5) The BBC should give value for money with a rigorous stewardship of public funds and continuing improvements in its efficiency.

6) The BBC trust must ensure that the BBC remains independent and untainted by commercial influence.

Although somewhat less than charismatic Sir Micheal gave the impression of being the right man to chair the Trust.

Saturday, May 16, 2009

TV 's future can benefit from looking back ..

There’s a danger for many that at the mention of the words archive and library they will suffer a near instantaneous draining of all blood from the head and a sudden feeling of sleepiness but Archive is big news in the TV world.

Roly Keating gave a great performance as the speaker at the inaugural Jane Mercer memorial lecture under the auspices of Focal International and with the support of the London section of the Royal Television Society. The lecture held at the former LWT centre earlier this week was well attended and those present had there attention held by the enthusiasm of the speaker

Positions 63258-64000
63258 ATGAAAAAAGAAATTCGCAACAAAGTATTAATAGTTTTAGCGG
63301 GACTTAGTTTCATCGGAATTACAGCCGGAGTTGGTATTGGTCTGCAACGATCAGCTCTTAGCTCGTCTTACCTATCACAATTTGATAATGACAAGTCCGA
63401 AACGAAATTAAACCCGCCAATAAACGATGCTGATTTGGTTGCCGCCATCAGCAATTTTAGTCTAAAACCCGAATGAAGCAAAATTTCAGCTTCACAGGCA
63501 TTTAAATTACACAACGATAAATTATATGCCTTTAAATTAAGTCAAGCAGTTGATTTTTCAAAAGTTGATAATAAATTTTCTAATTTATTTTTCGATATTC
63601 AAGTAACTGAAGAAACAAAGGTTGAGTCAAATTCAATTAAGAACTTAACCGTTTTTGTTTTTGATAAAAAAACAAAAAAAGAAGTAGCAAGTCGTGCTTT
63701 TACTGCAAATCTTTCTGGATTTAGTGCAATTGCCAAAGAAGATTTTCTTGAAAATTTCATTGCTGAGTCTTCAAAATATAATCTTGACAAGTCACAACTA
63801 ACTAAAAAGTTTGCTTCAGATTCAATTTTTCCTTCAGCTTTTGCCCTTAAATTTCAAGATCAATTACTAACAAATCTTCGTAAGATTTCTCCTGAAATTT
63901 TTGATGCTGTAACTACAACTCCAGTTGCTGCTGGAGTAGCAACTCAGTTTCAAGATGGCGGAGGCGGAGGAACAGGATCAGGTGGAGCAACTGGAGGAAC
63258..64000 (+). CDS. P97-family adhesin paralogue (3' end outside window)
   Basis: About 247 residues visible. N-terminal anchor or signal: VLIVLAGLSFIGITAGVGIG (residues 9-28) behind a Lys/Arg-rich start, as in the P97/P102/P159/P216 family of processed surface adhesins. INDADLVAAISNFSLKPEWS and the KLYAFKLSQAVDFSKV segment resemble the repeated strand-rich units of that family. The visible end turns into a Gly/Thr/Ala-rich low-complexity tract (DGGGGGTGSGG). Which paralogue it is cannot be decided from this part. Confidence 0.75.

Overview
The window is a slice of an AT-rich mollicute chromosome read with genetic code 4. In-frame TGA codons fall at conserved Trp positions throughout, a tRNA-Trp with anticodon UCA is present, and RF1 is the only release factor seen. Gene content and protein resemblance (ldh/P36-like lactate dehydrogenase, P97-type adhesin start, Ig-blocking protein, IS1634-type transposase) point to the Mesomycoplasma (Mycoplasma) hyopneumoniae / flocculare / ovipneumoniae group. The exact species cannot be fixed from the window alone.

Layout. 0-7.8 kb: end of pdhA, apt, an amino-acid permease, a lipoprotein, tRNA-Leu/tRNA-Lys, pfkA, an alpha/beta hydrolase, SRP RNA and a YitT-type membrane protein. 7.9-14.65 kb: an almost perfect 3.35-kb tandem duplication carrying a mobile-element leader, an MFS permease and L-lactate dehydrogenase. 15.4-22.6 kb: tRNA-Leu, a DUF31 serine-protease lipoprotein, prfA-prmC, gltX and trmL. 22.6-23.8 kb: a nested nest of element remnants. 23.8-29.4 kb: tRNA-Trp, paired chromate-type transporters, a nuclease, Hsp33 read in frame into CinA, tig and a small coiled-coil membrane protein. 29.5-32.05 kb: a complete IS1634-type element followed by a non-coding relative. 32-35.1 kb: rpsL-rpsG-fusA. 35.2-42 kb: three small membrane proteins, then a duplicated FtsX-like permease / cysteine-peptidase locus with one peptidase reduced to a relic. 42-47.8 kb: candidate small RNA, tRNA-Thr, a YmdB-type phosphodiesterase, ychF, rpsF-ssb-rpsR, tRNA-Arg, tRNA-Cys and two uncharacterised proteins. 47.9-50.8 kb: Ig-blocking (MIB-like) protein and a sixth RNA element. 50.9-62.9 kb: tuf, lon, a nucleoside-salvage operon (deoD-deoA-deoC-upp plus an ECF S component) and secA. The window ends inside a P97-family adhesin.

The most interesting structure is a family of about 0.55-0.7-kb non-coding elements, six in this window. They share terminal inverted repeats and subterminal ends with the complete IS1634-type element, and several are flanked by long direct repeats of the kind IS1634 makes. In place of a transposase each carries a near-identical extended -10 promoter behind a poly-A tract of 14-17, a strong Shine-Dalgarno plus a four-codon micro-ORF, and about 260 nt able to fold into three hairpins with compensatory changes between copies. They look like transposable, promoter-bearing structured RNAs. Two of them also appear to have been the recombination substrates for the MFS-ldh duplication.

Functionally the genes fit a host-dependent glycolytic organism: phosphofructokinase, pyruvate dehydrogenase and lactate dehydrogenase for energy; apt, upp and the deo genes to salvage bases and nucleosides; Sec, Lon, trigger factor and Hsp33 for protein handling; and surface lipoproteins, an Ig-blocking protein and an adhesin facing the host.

Although diplomatically distancing himself from a previous euphoria where it was considered realistic to release much of the BBC’s treasures as ‘creative commons’ he spoke eloquently about the long term aspirations to enable deep access to significant footage and documents held by the BBC.

Undoubtedly there are issues around the vast cornucopia of material over half a million hours of TV and a similar amount of radio plus rushes, stills and documents. The related logistics and rights clearances for such a gargantuan task is enough to raise a cold sweat in even the most able of archivists and explains why Roly was talking of a timescale of something like a decade.

Unusually for a BBC executive Roly seemed to be happy to speak with a refreshing lack of corporatist flannel and kept to a minimum the repetition of the current BBC's ‘partnership’ mantra but rest assured this is a topic that is as significant as it is immense in the future of broadcasting and multimedia authoring and it seems the BBC has the right man leading on it.